...  And she bravely exhorted every one of them in her own language, being filled with wisdom: and joining a man's heart to a woman's thought,
...  She said to them: I know not how you were formed in my womb: for I neither gave you breath, nor soul, nor life, neither did I frame the limbs of every one of you.
...  But the Creator of the world, that formed the nativity of man, and that found out the origin of all, he will restore to you again in his mercy, both breath and life, as now you despise yourselves for the sake of his laws.
...  Now Antiochus, thinking himself despised, and withal despising the voice of the upbraider, when the youngest was yet alive, did not only exhort him by words, but also assured him with an oath, that he would make him a rich and a happy man, and, if he would turn from the laws of his fathers, would take him for a friend, and furnish him with things necessary.
...  But when the young man was not moved with these things, the king called the mother, and counselled her to deal with the young man to save his life.
...  And when he had exhorted her with many words, she promised that she would counsel her son.
...  So bending herself towards him, mocking the cruel tyrant, she said in her own language: My son, have pity upon me, that bore thee nine months in my womb, and gave thee suck three years, and nourished thee, and brought thee up unto this age.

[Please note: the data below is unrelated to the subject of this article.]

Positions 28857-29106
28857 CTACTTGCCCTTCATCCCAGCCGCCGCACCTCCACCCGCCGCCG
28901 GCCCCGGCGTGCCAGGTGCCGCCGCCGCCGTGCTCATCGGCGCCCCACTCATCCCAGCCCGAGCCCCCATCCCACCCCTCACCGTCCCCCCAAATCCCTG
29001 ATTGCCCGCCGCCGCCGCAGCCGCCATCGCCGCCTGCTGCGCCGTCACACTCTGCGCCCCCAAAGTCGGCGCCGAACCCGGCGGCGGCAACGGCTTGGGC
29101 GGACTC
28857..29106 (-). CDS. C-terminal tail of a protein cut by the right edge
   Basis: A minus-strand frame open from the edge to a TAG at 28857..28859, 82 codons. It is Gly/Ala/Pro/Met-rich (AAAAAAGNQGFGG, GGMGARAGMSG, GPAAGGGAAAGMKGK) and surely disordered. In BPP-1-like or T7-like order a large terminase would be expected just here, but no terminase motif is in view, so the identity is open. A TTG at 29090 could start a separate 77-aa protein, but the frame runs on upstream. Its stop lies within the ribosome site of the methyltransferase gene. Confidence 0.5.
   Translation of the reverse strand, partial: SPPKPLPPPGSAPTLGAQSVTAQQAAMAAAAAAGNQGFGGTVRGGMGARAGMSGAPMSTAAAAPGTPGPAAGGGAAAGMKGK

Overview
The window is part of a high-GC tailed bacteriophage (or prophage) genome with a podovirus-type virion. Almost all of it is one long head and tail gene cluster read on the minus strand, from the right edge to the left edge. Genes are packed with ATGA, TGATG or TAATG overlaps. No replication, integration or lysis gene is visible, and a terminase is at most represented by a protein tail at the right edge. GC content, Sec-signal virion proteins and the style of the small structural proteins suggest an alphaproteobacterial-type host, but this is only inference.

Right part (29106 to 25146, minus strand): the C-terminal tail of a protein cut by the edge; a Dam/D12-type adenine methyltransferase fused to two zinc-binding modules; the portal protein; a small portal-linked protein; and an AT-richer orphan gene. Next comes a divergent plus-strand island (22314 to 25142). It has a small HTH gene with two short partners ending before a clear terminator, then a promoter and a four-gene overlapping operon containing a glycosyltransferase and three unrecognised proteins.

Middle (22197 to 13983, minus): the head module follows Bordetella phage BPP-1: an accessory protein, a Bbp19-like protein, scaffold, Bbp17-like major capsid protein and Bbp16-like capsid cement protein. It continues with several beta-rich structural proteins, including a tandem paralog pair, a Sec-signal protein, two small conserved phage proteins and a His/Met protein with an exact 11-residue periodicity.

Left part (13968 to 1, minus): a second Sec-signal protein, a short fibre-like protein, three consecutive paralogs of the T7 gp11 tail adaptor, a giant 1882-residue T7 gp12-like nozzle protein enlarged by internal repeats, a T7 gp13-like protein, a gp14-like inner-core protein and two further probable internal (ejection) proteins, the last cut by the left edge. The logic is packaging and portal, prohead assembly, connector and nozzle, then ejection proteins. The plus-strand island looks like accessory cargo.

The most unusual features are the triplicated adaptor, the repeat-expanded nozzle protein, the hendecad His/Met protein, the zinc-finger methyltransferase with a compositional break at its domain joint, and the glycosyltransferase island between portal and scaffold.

...  I beseech thee, my son, look upon heaven and earth, and all that is in them: and consider that God made them out of nothing, and mankind also:
...  So thou shalt not fear this tormentor, but being made a worthy partner with thy brethren, receive death, that in that mercy I may receive thee again with thy brethren.
...  While she was yet speaking these words, the young man said: For whom do you stay? I will not obey the commandment of the king, but the commandment of the law, which was given us by Moses.
...  But thou that hast been the author of all mischief against the Hebrews, shalt not escape the hand of God.
...  For we suffer thus for our sins.
...  And though the Lord our God is angry with us a little while for our chastisement and correction: yet he will be reconciled again to his servants.
...  But thou, O wicked and of all men most flagitious, be not lifted up without cause with vain hopes, whilst thou art raging against his servants.
...  For thou hast not yet escaped the judgment of the almighty God, who beholdeth all things.
...  For my brethren, having now undergone a short pain, are under the covenant of eternal life: but thou by the judgment of God shalt receive just punishment for thy pride.
...  But I, like my brethren, offer up my life and my body for the laws of our fathers: calling upon God to be speedily merciful to our nation, and that thou by torments and stripes mayst confess that he alone is God.
...  But in me and in my brethren the wrath of the Almighty, which hath justly been brought upon all our nation, shall cease.
...  Then the king being incensed with anger, raged against him more cruelly than all the rest, taking it grievously that he was mocked.
...  So this man also died undefiled, wholly trusting in the Lord.
...  And last of all after the sons the mother also was consumed.
...  But now there is enough said of the sacrifices, and of the excessive cruelties.